Glenzel won gold in the Dene juvenile female all around. She also won bronze in the Dene juvenile female hand games, silver in the Dene juvenile female pole push, and gold in the Dene juvenile female finger pull.

Like Alaska, though, Glenzel did more than just compete well. She also earned a fair play pin on her last day of competing. The hard-to-obtain pin is for sportsmanship.

"We were doing the pole push," Glenzel said. "Sometimes the competitors would fall and that meant we won the push. I'd go and help them up. The judges saw me helping them and they gave me the pin."

Glenzel also attended the Games two years ago. She got into Dene games because her cousin, Amanda Atla, was the coach two years ago. She said the Games are fun because she gets to do new events. The only event shared by the Dene games and Native Youth Olympics is the Indian Stick Pull.

"Plus, meeting all the people from different countries is pretty cool, too," she said.

Glenzel said she got good at Dene games by practicing for NYO three days a week, plus putting in work on weekends. She was just as industrious in the time-honored Games tradition of pin-trading.

"I pin-traded a lot and I got almost all of the main sets from everywhere," she said.

Glenzel, who plans to compete in two more Games, agreed with Wolfe that Alaska deserved the Hodgson Trophy.

"When we were on the bus and going places, everybody from Alaska said thank you to the bus drivers," Glenzel said. "We also always thanked the cooks. They were the ones who helped vote for the winner and I think they saw we were glad they were helping us."

Alaska wins for coach Hooe

Soldotna High School senior Shana Powell and Skyview junior Jaxon Hill were part of a junior women's volleyball team that won a gold medal for Liz Hooe. According to Team Alaska's Web site, Hooe, the original coach of the junior women's team, was diagnosed with ovarian cancer two months ago and was not able to make the Games. Alaska players all wore pink ribbons in their hair to recognize Hooe and the cause of women's health.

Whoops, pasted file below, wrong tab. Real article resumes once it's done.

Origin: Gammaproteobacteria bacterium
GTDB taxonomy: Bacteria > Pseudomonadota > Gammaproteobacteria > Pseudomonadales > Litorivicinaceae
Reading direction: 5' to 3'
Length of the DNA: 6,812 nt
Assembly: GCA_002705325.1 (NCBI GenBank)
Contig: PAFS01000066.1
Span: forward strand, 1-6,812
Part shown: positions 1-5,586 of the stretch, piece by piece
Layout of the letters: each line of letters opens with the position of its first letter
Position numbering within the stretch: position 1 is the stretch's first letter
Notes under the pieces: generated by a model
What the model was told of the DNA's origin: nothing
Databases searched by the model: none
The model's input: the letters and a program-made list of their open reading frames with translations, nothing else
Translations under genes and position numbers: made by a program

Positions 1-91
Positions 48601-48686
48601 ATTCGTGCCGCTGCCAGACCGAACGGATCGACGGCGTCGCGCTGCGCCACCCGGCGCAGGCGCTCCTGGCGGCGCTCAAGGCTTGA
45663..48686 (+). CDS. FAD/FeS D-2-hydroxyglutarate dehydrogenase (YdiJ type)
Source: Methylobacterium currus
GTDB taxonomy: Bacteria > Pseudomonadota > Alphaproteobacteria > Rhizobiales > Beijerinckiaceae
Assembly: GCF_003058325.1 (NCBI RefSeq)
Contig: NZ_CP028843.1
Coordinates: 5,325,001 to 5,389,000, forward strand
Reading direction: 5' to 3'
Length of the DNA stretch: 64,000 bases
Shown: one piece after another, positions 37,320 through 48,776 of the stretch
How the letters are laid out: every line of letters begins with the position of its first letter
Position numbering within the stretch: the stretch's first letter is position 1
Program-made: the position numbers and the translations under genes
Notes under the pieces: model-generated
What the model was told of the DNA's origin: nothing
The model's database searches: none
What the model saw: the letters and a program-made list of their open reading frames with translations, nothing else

Powell, in her first Games, said the team did not have a practice together until arriving in Alberta, so Powell said she never practiced under Hooe. However, Hooe has a daughter on Team Alaska, and many of the other players know Hooe, so Powell said it did not take long to develop a connection to the cause.

"I felt what they were all going through and that made it very easy to feel a connection to her," Powell said. "The team kept a journal for her to read when they got back."

The journal will show Team Alaska finished 5-0 in round-robin play. In the semifinals, Team Alaska defeated Team Yukon 25-12, 25-9, to advance to the finals against home squad Team Alberta North.

The final took place in a packed Maude Clifford Public School. Team Alaska took the first game 25-14.

"It was a very intense match," Powell said. "They were all pretty much rooting for Alberta and it was kind of cool to hear the whole gym quiet after the first game."

The crowd got going again in the second game, when Alberta North earned a 25-14 victory. In the third and deciding game, Alaska held on for a 15-9 victory.

"The whole group was not able to get together until we got (to Alberta)," Powell said. "It was tough getting used to different sets. I think we did very well, considering those conditions."

On the mark

Kenai Central junior James Watkins also did a lot to contribute to Team Alaska's medal count by taking four medals in snowshoe biathlon. Competing in the junior division, Watkins took gold in the three-kilometer sprint and junior mixed relay, and silver in the five-kilometer individual and five-kilometer distance.